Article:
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5 Jan 2004 : Column 200W—continued

Mindnseek Website

Mr. Burstow: To ask the Secretary of State for Health if he will estimate the cost of the website www. mindnseek.net; and if he will make a statement. [144936]

Ms Rosie Winterton: It is not possible to give an estimated cost for the production of the 'Mindnseek' website as it was just one element of a broader online project with readthesigns.org,with a total cost of £70,000.

MRSA

Denzil Davies: To ask the Secretary of State for Health if he will publish guidelines setting out the circumstances in which general practitioners can record MRSA as a secondary cause of death. [144021]

Miss Melanie Johnson: Guidance is already available and general practitioners, hospital doctors and coroners should include methicillin-resistant staphylococcus aureus (MRSA), or any other condition that they believe contributed to death, on the certificate of cause of death. Instructions on how to complete this are at the front of

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every book of certificates. Doctors are expected to complete the certificate to the best of their knowledge and belief. If the doctor believes that MRSA contributed to the death he or she should write it in the appropriate part of the certificate and doctors do include MRSA on death certificates.

National Institute for Clinical Excellence

Dr. Gibson: To ask the Secretary of State for Health (1) when the findings of the investigation into the implementation of National Institute for Clinical Excellence guidance being undertaken will be published; [144122]

Miss Melanie Johnson: Professor Mike Richards, the National Cancer Director, is leading the investigation into the causes of the apparent variation in the uptake of cancer drugs approved by the National Institute for Clinical Excellence.

This work is at an early stage, but representatives from the national health service and pharmaceutical industry have already been consulted, together with the Cancer Taskforce, which includes representatives from the voluntary sector.

Findings are likely to be available in spring 2004.

Dr. Gibson: To ask the Secretary of State for Health if the Government will put in place tracking mechanisms to monitor the implementation of NICE guidance. [144126]

Ms Rosie Winterton: We see a key role for the Commission for Healthcare Audit and Inspection to monitor the implementation of National Institute for Clinical Excellence guidance during the course of its reviews of national health service bodies. Strategic health authorities monitor the performance of primary care trusts and are also in a position to access progress on the implementation of NICE guidance.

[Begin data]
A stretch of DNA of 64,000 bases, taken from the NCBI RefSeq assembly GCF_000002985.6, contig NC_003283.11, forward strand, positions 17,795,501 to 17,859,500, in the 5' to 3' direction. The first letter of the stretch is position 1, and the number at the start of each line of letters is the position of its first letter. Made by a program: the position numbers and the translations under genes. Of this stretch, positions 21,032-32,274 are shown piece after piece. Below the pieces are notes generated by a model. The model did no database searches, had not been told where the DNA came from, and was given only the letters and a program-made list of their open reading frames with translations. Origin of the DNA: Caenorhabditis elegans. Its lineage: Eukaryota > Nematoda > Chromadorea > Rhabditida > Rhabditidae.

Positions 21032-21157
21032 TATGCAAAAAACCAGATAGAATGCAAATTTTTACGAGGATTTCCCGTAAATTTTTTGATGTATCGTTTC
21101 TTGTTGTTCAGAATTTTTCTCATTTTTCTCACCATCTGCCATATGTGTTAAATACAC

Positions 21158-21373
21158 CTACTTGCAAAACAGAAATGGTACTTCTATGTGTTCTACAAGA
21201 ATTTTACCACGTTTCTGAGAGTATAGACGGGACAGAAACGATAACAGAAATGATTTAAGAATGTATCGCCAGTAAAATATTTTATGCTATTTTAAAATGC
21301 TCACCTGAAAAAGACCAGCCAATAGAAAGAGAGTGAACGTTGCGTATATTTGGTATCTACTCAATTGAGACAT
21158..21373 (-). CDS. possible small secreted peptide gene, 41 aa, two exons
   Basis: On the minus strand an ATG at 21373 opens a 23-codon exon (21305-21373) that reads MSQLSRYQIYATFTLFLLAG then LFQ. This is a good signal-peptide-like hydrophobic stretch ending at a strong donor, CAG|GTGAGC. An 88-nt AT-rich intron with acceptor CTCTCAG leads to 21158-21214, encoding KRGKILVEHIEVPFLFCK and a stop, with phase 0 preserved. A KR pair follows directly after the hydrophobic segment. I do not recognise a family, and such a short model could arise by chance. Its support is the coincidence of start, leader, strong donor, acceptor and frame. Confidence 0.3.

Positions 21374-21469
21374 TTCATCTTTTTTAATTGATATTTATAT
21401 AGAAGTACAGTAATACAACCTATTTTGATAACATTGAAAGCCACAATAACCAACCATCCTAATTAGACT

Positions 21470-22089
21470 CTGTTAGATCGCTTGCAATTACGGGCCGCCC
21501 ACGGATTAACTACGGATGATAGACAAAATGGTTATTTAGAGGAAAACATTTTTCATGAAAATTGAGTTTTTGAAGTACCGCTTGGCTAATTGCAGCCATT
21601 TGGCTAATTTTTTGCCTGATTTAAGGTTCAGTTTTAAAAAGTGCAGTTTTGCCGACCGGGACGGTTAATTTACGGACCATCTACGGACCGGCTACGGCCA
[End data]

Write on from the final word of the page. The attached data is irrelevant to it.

NHS Contracts

Mr. Burstow: To ask the Secretary of State for Health what contracts his Department has awarded to KBR; the value of the contracts; and if he will estimate the total fees to date. [144946]

Mr. Hutton: Following a formal competitive procurement exercise, Kellogg, Brown & Root (KBR) were awarded a contract to provide professional programme management and planning services to the national programme for information technology in the National Health Service. The total fees paid from March 2003 to date are £5.8 million.

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Mr. Burstow: To ask the Secretary of State for Health what contracts have been awarded under the NHS National Programme for information technology. [144947]

Mr. Hutton: The national programme for information technology in the National Health Service focuses on the key developments that will make a significant difference to improving the patient experience and the delivery of care and services. There are four key deliverables: electronic appointment booking, an electronic care records service, an electronic prescribing service and an underpinning IT infrastructure. The following contracts have been awarded:


The remaining three LSP contracts for the Southern, Eastern, North West and West Midlands clusters, and the national NHS network (N3) will be awarded in due course.

NHS Live

Chris Grayling: To ask the Secretary of State for Health if he will take steps to ensure that NHS Live 2004 is not used to communicate party political messages. [145221]

Mr. Hutton: NHS Live is a learning programme and event for national health service and social care staff, patients and stakeholders, designed to speed up the pace of healthcare improvement for patients. In line with other Department of Health corporate activity, NHS Live will not be party political.

Nurse Recruitment